Wanyudo is a Japanese specter described in Konjaku Gazu Zoku Hyakki (Continued Illustrations of the Many Demons Past and Present), a collection of illustrations of specters by Sekien TORIYAMA.
It has the appearance of a wheel of an ox-drawn carriage, with a man's face positioned in the center, and is said to take out the soul of the person who looks at it. It is said that when one places a piece of paper indicating "Koko-wa Shobo-no Sato" on the door as a talisman, Wanyudo cannot go near the house; this derives from the anecdote in Shuyo Retsuden (a series of biographies of Shuyo) of Shiki (the Chinese Historical Records), according to which So-shi, a disciple of Koshi, the founder of Confucianist in China, disliked Shobo-no Sato and did not set his foot in the place because of the name suggesting "to win against mother".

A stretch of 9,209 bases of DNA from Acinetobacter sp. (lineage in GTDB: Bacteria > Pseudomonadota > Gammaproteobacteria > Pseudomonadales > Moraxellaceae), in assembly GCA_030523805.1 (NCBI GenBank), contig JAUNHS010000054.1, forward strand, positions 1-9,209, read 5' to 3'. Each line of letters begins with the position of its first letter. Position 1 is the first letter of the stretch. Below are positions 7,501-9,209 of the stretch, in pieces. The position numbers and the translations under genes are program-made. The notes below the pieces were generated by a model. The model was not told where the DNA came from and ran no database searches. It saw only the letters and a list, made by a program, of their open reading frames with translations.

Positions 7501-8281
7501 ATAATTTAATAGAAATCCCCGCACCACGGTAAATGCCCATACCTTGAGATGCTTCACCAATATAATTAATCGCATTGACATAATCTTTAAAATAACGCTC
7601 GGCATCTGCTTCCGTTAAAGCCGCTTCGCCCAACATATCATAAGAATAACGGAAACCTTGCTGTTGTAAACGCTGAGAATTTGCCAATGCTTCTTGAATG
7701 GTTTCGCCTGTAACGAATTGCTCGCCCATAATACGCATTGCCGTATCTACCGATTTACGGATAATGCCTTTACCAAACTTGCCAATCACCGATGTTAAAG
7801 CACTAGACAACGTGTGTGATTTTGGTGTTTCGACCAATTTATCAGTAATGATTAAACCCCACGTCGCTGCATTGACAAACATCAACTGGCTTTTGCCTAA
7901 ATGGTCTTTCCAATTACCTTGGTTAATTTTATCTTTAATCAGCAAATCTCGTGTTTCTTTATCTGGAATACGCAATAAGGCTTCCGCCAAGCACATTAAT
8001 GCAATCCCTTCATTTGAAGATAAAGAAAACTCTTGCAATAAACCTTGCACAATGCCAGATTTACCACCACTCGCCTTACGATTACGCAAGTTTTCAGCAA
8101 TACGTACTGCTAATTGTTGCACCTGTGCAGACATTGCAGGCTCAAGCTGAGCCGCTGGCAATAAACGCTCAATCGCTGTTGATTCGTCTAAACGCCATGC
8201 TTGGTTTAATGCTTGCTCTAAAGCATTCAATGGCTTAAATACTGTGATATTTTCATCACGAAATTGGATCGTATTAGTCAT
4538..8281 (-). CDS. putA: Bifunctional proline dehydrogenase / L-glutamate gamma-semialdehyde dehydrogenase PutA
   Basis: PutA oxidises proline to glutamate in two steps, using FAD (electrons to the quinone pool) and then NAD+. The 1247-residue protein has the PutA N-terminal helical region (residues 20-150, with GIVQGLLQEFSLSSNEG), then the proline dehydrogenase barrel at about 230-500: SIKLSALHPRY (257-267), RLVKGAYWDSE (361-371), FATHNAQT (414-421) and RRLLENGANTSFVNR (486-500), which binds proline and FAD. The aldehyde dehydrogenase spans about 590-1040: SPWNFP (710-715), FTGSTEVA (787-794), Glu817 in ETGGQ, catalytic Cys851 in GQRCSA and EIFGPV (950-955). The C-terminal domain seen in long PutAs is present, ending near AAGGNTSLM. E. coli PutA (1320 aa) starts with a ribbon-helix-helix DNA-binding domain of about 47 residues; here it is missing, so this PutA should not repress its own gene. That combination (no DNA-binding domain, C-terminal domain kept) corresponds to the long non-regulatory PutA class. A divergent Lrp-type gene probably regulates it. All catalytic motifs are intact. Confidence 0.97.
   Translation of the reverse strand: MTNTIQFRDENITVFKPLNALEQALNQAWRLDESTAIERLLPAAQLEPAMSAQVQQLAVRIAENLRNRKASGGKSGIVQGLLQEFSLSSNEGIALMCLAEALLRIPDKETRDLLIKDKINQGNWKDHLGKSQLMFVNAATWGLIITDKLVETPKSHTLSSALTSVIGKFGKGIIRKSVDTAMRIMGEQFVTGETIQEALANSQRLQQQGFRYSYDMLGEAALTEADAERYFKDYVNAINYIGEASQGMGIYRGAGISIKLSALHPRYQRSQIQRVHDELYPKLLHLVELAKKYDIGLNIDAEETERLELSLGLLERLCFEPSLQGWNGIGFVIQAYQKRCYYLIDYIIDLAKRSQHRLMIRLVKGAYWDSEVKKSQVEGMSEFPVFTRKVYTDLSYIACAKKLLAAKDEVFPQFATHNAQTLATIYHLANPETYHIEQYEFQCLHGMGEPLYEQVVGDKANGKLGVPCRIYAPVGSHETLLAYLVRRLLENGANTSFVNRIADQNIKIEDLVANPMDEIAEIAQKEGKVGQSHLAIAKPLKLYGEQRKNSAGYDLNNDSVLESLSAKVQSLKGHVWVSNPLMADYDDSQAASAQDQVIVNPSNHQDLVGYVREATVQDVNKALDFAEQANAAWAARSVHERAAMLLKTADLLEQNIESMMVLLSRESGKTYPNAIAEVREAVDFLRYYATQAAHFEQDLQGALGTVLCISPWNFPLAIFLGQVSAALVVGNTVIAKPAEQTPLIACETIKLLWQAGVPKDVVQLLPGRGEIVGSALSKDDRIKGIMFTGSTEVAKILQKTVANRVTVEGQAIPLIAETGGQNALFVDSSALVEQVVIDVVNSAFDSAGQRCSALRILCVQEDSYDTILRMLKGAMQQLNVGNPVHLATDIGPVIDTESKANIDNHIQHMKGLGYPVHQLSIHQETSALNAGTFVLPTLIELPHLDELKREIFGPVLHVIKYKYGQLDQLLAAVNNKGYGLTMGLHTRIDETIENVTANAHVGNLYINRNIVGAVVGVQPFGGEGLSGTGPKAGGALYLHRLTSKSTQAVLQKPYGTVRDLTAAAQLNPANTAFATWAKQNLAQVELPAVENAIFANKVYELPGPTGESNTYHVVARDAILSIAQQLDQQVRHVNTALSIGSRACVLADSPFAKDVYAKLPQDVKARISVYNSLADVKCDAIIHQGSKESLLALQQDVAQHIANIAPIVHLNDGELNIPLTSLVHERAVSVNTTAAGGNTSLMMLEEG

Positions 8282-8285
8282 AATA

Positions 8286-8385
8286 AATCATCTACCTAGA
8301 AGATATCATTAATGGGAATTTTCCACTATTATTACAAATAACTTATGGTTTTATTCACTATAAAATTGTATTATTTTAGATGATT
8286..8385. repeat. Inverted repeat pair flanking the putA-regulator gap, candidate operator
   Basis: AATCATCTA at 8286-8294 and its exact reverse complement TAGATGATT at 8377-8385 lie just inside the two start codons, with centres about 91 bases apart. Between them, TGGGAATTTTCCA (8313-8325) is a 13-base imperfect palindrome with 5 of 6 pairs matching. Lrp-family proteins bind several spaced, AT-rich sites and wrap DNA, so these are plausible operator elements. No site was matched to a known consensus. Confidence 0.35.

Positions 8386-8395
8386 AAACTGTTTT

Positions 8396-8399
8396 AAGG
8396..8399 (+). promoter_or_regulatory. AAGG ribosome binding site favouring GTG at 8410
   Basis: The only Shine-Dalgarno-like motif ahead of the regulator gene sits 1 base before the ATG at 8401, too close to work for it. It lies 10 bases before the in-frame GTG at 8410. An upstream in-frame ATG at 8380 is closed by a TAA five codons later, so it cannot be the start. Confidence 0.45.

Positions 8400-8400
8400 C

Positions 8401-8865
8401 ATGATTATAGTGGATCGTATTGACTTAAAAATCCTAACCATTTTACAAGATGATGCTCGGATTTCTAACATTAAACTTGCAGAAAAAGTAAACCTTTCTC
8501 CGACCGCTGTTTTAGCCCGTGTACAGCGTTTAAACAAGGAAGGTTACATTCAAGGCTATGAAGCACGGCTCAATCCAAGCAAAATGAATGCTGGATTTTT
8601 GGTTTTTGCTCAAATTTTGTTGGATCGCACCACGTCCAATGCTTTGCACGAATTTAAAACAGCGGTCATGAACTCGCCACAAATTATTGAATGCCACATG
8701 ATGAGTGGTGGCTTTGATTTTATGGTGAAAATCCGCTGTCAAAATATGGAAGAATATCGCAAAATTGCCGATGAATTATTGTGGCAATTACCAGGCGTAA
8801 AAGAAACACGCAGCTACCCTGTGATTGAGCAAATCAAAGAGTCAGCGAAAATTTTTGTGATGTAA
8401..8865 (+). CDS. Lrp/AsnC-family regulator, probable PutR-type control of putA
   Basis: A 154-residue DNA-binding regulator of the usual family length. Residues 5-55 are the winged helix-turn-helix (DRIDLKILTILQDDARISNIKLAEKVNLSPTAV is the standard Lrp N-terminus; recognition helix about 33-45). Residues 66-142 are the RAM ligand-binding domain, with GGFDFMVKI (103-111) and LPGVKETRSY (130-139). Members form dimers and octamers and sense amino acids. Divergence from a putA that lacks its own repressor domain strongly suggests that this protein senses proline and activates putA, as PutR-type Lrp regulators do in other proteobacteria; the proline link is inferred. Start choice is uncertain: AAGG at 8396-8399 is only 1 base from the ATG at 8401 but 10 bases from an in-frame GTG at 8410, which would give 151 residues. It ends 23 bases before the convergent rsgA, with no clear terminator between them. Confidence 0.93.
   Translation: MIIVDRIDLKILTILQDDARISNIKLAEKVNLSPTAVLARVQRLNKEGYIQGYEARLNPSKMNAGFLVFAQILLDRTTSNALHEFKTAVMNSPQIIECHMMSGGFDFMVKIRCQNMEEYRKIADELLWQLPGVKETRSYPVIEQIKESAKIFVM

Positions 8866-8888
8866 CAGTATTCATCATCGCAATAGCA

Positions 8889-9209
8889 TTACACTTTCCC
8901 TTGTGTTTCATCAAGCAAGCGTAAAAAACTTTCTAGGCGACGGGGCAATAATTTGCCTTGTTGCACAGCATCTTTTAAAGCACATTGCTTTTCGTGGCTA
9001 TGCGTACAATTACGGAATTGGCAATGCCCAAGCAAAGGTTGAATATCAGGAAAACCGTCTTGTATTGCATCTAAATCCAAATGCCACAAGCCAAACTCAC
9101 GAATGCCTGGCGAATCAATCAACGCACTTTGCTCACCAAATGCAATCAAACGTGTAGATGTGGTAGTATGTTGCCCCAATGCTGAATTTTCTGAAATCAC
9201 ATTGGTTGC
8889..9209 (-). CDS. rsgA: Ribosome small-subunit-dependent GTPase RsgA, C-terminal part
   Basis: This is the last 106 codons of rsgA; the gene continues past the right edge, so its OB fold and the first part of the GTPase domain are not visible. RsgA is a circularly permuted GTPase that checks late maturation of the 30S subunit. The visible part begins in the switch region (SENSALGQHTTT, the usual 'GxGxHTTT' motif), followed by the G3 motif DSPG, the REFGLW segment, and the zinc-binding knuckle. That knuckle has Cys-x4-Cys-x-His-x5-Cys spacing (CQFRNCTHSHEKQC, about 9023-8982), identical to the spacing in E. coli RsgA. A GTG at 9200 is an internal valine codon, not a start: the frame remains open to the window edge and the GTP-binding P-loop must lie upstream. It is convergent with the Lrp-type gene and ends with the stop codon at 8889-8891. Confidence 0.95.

Wanyudo by Sekien is said to be a specter called "Katawa-Guruma", which looks like a wheel and is said to have appeared in Kyoto's Higashinotoin-dori Street according to "Regarding Katawa-Guruma in Higashi-no-toin, Kyoto" (from Vol. 1 of "A hundred stories from the provinces", which is a collection of ghost stories published in 1677); therefore, one possible interpretation is that Wanyudo and Katawa-Gurumaare, which were depicted as different specters in "Konjaku Gazu Zoku Hyakki", are actually one and the same. Wanyudo is depicted as a male and Katawa-Guruma as a female in "Konjaku Gazu Zoku Hyakki." Katawa-Guruma was depicted as a female following the publication of a book covering a wide range of topics entitled "Shokoku Rijin Dan" (literally, "tales of villagers from various provinces) in 1743. There is a theory that in 1677, the year in which "A hundred stories from the provinces" was published, Katawa-Guruma was separated into the two different specters of Kagawa-Guruma and Wanyudo.